I’m definitely not saying only the citizens of a country should be able to speak about it, of course not. But the problem begins when we start ascribing this title of “objective” to outsider voices, and “subjective” to insiders, and go on to only considering the objective as legitimate. The insider voice isn’t necessarily subjective, but more importantly, especially in the social sciences, subjective is not inherently less valuable and less valid. A subjective voice is colored by personal experience and even reflects what an (objective!) ethnographic study can reflect. I find it important to listen to a variety of subjective voices and construct a narrative combining them, considering the reasons for differences in these narratives and experiences. The fact of not being from a country can have its own subjectivity, as your information will be either from research that’s been through other people’s lenses already, or what you can observe as an outsider with an inevitable gap in context. We should stop considering objective and subjective as adjectives evaluating the validity of a narrative, or as inherent traits, and start questioning the reasons behind our classifications, and the selectivity in our application of this framework. Let’s learn from subjective insider accounts, and place the outsider accounts in their own context of being an outsider, perhaps being from a globally dominant perspective or having a different worldview. Everyone’s accounts of the same topic will be colored by their individual circumstances, but some colors are considered default while others are marginalized with the title of “subjective” and everything it carries – and we need to change the way we think about objectivity.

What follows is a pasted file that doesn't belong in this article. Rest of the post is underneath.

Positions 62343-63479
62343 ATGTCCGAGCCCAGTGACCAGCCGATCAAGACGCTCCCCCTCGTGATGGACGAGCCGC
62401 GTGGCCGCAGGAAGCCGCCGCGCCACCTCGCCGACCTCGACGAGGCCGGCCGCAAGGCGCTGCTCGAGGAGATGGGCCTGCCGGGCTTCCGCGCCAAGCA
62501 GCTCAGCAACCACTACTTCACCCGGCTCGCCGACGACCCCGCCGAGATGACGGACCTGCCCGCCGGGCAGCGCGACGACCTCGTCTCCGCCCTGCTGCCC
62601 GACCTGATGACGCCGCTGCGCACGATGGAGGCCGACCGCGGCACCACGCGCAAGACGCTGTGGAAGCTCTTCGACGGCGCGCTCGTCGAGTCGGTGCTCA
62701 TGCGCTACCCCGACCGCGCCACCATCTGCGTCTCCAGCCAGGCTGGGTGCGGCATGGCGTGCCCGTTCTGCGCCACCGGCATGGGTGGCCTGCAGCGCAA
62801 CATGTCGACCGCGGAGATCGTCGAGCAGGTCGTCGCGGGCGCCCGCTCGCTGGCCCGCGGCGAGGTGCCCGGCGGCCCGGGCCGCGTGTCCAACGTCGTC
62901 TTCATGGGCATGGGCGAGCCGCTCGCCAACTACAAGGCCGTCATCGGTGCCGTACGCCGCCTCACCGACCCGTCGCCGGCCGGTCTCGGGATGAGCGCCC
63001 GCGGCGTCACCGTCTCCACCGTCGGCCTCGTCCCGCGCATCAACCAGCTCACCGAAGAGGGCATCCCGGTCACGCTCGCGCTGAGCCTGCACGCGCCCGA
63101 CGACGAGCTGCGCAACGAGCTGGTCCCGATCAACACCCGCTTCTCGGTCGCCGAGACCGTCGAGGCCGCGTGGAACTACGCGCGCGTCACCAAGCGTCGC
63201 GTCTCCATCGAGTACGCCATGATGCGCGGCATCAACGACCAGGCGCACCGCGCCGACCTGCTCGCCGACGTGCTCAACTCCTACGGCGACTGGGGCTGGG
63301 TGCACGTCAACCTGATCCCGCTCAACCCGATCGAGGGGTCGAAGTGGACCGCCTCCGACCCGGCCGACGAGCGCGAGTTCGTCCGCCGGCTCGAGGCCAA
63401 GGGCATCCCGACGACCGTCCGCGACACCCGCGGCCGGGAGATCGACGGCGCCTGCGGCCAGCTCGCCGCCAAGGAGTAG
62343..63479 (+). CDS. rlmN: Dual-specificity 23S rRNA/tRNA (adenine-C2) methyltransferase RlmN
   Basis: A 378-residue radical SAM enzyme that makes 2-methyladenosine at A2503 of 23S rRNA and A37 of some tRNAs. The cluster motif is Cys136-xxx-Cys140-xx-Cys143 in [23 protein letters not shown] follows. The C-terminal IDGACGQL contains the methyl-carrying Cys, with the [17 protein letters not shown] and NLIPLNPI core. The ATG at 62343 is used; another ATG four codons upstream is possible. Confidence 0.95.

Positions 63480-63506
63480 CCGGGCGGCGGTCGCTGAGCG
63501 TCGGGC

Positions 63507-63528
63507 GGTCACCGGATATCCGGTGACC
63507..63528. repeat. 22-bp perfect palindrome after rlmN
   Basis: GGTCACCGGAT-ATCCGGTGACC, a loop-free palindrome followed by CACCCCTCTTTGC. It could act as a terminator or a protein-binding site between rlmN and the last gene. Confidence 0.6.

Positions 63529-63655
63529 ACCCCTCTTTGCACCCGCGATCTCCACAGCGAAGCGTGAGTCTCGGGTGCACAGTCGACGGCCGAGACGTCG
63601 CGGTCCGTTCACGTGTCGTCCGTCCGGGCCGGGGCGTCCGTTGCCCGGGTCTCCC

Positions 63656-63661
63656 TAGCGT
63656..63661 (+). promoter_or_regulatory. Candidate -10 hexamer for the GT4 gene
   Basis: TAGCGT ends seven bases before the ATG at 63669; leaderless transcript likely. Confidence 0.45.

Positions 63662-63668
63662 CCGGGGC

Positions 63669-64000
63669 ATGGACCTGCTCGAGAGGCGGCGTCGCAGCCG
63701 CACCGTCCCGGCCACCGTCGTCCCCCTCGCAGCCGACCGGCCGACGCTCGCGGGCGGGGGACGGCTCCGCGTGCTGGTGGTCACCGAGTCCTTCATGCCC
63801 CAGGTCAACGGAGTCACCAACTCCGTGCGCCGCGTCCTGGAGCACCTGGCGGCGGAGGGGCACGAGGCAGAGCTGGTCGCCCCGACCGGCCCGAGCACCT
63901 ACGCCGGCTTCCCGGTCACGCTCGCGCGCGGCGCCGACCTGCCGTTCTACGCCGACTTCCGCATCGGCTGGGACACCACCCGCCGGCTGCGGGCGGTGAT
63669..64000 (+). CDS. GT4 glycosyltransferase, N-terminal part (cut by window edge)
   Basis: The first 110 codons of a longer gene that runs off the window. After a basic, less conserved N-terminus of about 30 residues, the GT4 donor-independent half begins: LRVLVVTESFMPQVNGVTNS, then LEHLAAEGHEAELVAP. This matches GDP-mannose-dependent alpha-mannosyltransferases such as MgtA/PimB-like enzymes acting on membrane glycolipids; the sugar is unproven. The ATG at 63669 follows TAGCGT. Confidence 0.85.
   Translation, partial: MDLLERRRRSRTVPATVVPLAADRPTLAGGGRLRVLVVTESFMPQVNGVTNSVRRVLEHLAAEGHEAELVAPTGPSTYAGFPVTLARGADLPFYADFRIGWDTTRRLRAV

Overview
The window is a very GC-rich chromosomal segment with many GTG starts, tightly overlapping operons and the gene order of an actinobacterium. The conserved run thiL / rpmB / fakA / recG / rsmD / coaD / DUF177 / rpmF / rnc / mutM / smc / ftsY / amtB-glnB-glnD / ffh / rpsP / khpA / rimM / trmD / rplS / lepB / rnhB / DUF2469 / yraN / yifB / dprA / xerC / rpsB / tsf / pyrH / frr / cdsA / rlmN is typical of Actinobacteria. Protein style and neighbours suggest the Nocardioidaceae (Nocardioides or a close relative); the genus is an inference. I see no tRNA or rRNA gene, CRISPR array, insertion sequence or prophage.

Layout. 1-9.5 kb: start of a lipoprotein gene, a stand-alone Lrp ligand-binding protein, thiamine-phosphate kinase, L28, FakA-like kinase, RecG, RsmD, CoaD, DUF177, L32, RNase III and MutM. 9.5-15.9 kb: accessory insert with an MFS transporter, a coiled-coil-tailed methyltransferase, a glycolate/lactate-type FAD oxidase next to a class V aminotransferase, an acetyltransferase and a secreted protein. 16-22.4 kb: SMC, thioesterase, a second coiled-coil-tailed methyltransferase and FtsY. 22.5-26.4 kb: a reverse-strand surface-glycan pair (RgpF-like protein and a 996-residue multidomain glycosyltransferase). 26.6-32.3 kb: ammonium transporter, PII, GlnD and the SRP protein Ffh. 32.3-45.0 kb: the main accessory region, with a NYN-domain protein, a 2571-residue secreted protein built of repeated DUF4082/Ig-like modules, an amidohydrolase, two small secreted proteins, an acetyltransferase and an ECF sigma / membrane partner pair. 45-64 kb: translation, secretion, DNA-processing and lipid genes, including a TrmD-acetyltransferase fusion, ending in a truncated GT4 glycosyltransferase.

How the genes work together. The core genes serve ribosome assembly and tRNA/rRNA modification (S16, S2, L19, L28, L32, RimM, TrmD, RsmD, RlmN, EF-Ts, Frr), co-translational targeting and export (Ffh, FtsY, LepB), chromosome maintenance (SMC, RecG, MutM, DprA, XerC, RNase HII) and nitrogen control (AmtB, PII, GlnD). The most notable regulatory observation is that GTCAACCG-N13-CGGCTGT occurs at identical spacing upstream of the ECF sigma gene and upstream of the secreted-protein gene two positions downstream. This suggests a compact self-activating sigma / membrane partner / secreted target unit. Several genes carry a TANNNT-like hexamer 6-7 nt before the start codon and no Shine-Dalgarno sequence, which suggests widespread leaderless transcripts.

Alaz Ada

Alaz is from Istanbul, Turkey and is in the dual degree program with University of British Columbia. She enjoys writing essays especially on the social sciences but also writes poetry and prose; and sometimes also reads, paints and cooks as a hobby.